Minimize human error, combine disparate marketing data and have a true conversation about marketing campaign effectiveness.
According to industry analysts at Gartner, 58% of marketing leaders are unimpressed with the marketing data and analytics their companies produce. Why? Because many leaders aren’t using a modern data stack to power those analytics. Marketers are spending too much time rounding up marketing data and not analyzing and building insight off of it.
Let’s explore four points you can use to prove to your CMO that its time to bring your company’s marketing analytics into the modern age.
Any modern marketing organization uses dozens (if not hundreds) of platforms, apps and suites in its day-to-day work, including:
Content management systems: such as WordPress, HubSpot, Contentful and more
Ad tech: Facebook ads manager, LinkedIn Ads, Twitter Ads
Customer relationship management (CRM): such as Salesforce, Hubspot
Social Media: data around paid and organic social media efforts across LinkedIn, Facebook and Twitter
Marketing automation platform: such as Marketo, UberFlip and ActiveCampaign
Lead enrichment services: such as Clearbit, Fullcontact and ZoomInfo
While each of the above have native reporting capabilities, there are limitations. To have a full view of your customer and holistic insights, you must combine the data from these disparate systems.
Conversation starter: Ask your CMO and marketing directors which tools your marketing team uses and why.
Each subgroup in the marketing organization has key performance indicators that they track and report on. Most of these metrics revolve around ROI (return on investment) analysis, attribution analysis and customer journey analysis. Let’s break each of these down and see how a modern data stack enables you to dig deeper into these key metrics.
ROI analysis. By combining the data from all of your advertising channels, you can understand which are generating the most leads at the lowest cost of acquisition and allocate additional funds to that channel.
Attribution analysis. Chances are your company has deployed many avenues to acquire customers –paid ads, demos, chatbot and so forth. Knowing which deserves credit for a customer acquisition is the job of attribution modeling. You can apply different attribution models to your efforts, including multi-touch attribution, to understand what your customers interact with before and after they buy.
Customer journey analysis. ROI and attribution are certainly part of the work to figure out your customer journey. How do customers go from not knowing about you to being engaged, loyal fans? All of that mapping makes up your customer journey. With more knowledge here you can understand the signs of churn or how to speed up the sales cycle.
Conversation starter: Ask your CMO how the department determines ROI, attribution and customer journey metrics and what data supports each metric. How many manual hours does it take to normalize and assemble the data in the correct format? Has your CMO considered the impact of human error?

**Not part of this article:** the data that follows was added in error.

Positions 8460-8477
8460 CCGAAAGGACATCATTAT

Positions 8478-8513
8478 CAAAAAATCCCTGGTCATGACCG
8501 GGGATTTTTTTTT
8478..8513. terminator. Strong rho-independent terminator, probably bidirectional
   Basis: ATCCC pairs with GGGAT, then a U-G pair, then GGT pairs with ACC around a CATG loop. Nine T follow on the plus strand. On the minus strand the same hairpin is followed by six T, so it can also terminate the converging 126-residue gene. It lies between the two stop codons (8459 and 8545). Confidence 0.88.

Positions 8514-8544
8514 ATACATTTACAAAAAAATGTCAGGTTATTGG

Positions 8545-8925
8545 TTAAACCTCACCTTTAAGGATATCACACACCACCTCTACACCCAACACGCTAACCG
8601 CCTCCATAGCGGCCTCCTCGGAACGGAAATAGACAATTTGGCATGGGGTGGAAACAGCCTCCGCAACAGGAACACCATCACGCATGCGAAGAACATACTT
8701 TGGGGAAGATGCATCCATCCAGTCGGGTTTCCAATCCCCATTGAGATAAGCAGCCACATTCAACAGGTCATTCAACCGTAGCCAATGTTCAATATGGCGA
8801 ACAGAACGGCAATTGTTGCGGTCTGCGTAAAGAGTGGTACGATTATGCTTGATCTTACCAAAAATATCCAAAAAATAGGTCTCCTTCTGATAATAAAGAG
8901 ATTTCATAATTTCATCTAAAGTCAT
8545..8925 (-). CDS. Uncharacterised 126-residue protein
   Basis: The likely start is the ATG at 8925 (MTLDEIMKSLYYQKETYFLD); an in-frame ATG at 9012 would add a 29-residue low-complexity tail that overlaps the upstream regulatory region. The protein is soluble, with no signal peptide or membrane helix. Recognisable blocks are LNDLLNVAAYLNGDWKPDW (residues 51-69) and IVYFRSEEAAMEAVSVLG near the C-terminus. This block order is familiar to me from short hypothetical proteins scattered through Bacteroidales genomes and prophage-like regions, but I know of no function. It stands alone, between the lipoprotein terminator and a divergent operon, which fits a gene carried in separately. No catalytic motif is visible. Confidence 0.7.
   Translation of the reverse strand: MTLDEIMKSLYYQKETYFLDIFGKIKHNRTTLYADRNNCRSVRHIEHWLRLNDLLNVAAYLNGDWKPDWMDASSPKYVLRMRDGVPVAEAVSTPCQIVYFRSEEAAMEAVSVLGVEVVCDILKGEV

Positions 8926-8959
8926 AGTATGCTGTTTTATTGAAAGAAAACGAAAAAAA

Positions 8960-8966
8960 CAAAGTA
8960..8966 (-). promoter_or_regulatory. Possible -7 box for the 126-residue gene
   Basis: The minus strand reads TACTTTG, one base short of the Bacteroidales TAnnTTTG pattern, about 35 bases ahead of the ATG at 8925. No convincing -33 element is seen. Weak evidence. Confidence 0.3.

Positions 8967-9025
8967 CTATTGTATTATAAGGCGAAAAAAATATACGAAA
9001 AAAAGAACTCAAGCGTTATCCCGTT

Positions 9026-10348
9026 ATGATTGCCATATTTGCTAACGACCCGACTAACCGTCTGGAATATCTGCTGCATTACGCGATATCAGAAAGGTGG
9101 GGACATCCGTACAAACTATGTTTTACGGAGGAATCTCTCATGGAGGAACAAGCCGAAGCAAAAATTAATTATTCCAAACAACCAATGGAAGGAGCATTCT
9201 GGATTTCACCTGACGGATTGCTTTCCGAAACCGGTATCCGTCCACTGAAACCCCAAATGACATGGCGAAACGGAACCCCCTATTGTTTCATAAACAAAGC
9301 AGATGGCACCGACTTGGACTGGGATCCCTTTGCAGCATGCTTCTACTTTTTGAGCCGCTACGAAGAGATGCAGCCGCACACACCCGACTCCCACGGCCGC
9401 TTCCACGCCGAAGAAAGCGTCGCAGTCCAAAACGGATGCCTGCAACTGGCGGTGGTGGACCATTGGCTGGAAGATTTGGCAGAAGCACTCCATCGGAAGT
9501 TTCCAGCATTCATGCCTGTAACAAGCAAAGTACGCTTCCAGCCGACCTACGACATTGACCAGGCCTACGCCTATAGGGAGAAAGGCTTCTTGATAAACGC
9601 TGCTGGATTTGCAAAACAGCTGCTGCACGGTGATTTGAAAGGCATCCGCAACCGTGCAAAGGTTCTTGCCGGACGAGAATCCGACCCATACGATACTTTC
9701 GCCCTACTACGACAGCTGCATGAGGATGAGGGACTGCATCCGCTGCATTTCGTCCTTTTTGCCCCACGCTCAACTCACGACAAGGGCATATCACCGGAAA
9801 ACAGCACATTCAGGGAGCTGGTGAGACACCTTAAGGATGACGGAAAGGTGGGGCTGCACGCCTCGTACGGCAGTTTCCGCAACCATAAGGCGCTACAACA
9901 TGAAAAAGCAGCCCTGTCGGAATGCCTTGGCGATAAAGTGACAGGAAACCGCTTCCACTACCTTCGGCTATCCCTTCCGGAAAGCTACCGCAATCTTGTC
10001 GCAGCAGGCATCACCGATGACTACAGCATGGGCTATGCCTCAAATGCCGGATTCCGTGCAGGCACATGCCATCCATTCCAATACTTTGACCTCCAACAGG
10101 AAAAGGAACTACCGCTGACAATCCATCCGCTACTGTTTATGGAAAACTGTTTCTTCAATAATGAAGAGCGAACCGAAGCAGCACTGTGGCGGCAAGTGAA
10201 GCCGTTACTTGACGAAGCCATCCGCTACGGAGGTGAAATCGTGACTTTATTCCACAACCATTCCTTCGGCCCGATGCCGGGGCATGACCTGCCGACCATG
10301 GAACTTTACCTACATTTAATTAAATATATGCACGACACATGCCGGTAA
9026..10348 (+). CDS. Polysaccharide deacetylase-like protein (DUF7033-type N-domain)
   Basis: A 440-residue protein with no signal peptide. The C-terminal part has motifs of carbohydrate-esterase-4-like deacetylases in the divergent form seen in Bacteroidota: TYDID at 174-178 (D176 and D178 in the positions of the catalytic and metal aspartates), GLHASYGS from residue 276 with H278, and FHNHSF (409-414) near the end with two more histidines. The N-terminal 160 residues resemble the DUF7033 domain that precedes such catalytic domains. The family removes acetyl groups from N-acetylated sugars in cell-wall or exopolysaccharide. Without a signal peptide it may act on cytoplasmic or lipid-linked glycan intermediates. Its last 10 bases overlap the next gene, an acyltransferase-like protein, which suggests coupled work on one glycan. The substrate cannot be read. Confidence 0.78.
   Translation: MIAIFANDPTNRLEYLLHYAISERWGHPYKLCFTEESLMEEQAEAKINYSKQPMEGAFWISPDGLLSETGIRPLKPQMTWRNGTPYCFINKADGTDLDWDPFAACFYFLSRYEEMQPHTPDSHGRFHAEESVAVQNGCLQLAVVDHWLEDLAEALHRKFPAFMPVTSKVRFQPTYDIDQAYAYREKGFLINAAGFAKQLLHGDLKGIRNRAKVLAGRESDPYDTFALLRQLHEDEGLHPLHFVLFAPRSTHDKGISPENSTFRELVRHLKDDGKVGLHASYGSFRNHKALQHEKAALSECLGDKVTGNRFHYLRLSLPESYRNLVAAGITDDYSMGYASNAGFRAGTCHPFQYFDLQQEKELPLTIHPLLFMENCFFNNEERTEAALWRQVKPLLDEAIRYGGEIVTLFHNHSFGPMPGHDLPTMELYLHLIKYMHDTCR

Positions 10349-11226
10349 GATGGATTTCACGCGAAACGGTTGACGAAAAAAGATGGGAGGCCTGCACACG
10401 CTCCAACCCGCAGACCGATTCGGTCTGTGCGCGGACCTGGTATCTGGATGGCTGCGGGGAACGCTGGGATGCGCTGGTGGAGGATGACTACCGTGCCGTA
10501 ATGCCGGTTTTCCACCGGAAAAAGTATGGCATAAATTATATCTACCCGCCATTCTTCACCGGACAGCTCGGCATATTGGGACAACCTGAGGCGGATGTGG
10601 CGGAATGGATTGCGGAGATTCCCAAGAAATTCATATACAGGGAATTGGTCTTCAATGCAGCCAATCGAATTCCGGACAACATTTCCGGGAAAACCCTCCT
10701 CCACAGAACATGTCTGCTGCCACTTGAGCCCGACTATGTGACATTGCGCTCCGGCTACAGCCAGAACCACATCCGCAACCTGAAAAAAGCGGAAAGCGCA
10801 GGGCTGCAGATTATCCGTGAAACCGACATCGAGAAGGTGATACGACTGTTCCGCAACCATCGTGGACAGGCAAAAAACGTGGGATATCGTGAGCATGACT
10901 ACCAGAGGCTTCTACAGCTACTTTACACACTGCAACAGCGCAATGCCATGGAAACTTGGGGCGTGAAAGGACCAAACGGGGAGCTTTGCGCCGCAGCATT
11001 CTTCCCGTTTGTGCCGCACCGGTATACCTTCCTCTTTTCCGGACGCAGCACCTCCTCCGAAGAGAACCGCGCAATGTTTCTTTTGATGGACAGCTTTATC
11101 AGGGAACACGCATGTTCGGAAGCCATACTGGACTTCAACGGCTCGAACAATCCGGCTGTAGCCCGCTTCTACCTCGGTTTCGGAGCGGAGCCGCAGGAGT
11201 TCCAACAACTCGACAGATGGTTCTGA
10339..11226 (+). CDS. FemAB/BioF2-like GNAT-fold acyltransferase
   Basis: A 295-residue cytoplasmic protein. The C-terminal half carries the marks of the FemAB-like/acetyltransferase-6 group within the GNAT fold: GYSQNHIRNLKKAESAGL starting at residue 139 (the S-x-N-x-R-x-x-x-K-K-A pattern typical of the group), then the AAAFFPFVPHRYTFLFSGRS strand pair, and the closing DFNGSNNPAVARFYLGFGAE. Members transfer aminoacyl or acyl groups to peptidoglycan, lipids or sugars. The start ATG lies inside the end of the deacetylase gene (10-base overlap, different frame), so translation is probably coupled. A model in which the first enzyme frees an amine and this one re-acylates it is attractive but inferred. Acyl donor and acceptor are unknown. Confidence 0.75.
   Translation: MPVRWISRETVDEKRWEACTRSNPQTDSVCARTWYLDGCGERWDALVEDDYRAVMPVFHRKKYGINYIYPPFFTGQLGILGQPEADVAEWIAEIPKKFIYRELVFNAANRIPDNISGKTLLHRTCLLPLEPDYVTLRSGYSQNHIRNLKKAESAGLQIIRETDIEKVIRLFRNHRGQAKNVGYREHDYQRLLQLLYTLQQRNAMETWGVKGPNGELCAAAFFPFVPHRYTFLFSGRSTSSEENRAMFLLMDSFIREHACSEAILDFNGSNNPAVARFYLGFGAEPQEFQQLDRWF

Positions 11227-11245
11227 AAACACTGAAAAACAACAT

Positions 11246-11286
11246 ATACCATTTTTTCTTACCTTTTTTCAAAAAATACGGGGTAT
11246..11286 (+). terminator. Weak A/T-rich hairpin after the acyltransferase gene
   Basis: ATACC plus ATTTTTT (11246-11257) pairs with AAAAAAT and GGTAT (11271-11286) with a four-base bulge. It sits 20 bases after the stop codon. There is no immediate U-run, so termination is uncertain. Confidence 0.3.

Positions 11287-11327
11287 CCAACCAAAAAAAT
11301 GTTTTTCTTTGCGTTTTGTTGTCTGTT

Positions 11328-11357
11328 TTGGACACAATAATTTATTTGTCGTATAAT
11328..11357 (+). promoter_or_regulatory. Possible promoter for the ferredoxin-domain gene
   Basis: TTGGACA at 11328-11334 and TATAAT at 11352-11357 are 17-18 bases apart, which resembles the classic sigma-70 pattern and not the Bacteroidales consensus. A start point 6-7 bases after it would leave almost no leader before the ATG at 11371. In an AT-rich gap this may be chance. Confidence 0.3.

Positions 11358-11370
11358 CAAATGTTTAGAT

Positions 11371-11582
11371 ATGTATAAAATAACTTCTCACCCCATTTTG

There are a few team and technology-related issues that get in the way of a truly data-driven marketing strategy. When data is at the center of marketing analysis, the employees and stakeholders can have holistic conversations about a marketing campaign’s effectiveness.
Say, for example, content marketing considered a new ebook to have been largely successful based on the number of leads the new gated asset generated. However, if the ebook was promoted across paid, organic and even employee advocacy channels, you need to go a step further to determine which channels resulted in the most leads. By connecting all the data and analyzing the trends, such as which channels are more successful than others, the marketing team can make more informed decisions for future campaigns.
What stands in the way of data analysis on marketing teams?
Data silos bridged by manual processes. Many times, marketing managers are merging data by copying and pasting between spreadsheets. This is rife with the potential for human error and also causes burnout.
Ensuring data accuracy. If your data is housed in apps, platforms and CSV files, centralizing and normalizing the data is cumbersome and often leads to a delay in reporting.
Building and maintaining proper data synchronization. If your data team’s duties include building pipelines, consider the opportunity cost. Beyond the initial build, this team will have to maintain the pipeline as breakages and source changes offer, risking mission-critical projects.
Conversation starter: Ask your CMO if automation would be a welcome addition to the data analysis/reporting capabilities of your marketing team. This is a great opportunity to share the benefits of a modern data stack.
By leading with the above points, you’ll have an effective and honest conversation about the ways a modern data stack can help your marketing team with data and analytics.